A new refugee support nonprofit launches in suburban central Iowa
The launch party for Shalom Community Impact Center (SCIC) as a nonprofit started with music and a short student dance recital.
The idea for SCIC started out among a small church group of refugees in 2010. They would gather for fellowship and prayer to support one another as they began their journey in the U.S. As time went on, founder and executive director Pastor Eugene Kiruhura said he wanted to reach more people in his community, especially as he noticed more refugees were beginning their resettlement processes in the state.
"I have been serving people as a pastor, helping people in many ways. But I got to the level where I am tired doing it myself and doing it as a church," Kiruhura said. "So we try to serve not only the church members, but serve the entire community, reaching other people who are not even church members. Reaching the community, different people, different nationalities, different backgrounds, and to be able to serve the entire community is to have a nonprofit."
Kiruhura came to the U.S. as a refugee from the Democratic Republic of the Congo in 2007. He explained how he received so much support from his community in Urbandale and he wanted to do the same thing for others.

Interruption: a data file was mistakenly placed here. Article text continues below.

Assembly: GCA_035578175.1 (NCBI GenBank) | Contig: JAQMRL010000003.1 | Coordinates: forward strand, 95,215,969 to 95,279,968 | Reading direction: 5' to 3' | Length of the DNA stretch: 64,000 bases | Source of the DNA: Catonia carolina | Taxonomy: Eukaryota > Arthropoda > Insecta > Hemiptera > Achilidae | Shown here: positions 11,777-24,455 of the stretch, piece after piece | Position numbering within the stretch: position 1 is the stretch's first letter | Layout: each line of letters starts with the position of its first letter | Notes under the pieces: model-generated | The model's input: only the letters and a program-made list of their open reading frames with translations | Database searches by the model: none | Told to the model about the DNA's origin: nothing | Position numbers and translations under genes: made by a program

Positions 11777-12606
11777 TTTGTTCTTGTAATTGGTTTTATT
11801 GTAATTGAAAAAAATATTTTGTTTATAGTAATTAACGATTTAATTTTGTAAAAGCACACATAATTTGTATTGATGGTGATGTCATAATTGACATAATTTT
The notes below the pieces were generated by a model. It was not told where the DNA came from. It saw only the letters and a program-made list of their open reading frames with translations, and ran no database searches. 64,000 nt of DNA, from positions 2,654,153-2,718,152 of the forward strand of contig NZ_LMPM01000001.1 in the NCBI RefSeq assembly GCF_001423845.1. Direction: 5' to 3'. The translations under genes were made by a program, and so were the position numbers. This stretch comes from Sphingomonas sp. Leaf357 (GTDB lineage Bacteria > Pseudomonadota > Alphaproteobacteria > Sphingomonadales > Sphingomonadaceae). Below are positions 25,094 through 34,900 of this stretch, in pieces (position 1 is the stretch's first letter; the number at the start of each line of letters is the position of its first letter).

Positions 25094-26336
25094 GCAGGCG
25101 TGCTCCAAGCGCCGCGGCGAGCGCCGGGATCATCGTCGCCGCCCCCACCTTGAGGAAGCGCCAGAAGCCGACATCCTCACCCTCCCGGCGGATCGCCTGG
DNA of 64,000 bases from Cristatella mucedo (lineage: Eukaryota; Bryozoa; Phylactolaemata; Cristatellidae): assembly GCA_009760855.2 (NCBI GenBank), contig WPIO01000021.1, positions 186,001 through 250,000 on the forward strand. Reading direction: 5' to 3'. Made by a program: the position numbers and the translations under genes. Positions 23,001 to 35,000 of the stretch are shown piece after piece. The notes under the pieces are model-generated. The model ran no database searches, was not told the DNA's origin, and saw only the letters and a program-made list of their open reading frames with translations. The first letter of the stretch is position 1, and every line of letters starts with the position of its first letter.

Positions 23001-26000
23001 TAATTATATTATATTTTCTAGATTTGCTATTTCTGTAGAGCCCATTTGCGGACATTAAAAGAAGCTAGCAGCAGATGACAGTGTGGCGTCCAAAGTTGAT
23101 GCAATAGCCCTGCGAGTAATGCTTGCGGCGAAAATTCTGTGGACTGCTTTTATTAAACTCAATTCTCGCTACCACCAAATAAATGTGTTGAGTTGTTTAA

When the pandemic hit and schools shifted to online or hybrid models, he knew parents needed support while they worked. So he offered childcare at the center.
He learned English as his fifth language when he came, and realized others could benefit from English classes. So he offered English language instruction. All of this was made possibly by a staff of about 50 volunteers.
Immaculee Nyabigondo is a parent who uses the childcare option, English language classes and the new computer classes. She spoke to the dozens of people at the nonprofit launch party while they ate from a spread of traditional Congolese cuisine. She thanked the Iowa Department of Human Rights for donating the computers.
These classes, she said, have made it easier for her to help her children with their school homework and go about her daily life with much more ease.
"Please don't stop," Nyabigondo told the crowd through Kiruhura, who interpreted for her, "continue to support us. We want to grow and continue learning so we can help our families."
Kiruhura explained although there are refugee support systems currently in place in Des Moines proper, it can be difficult for new Iowans to travel from Urbandale, Clive, Johnston and West Des Moines if they don't have a car or a driver's license. So a nonprofit location in Urbandale has opened up refugee support and empowerment services in a better location for these individuals and their families.
“There is a lot of barriers, there is a lot of challenges for refugees and immigrants, so they need always someone to lift them up. Someone to help. It's a journey," Kiruhura said.
He detailed that many refugees flee dangerous conditions in their countries of origin, many times a war. But when they come to the U.S., it's a different type of challenge.
“We flew the war from our country, but when we get here, there is a different war. There is different challenges like war," he said. Like navigating education, jobs and other systems."This is not about us. It's about Iowans. It's about community. It's about about next generation."
Kiruhura said he looks forward to working with other organizations to continue their work in empowering and supporting refugees.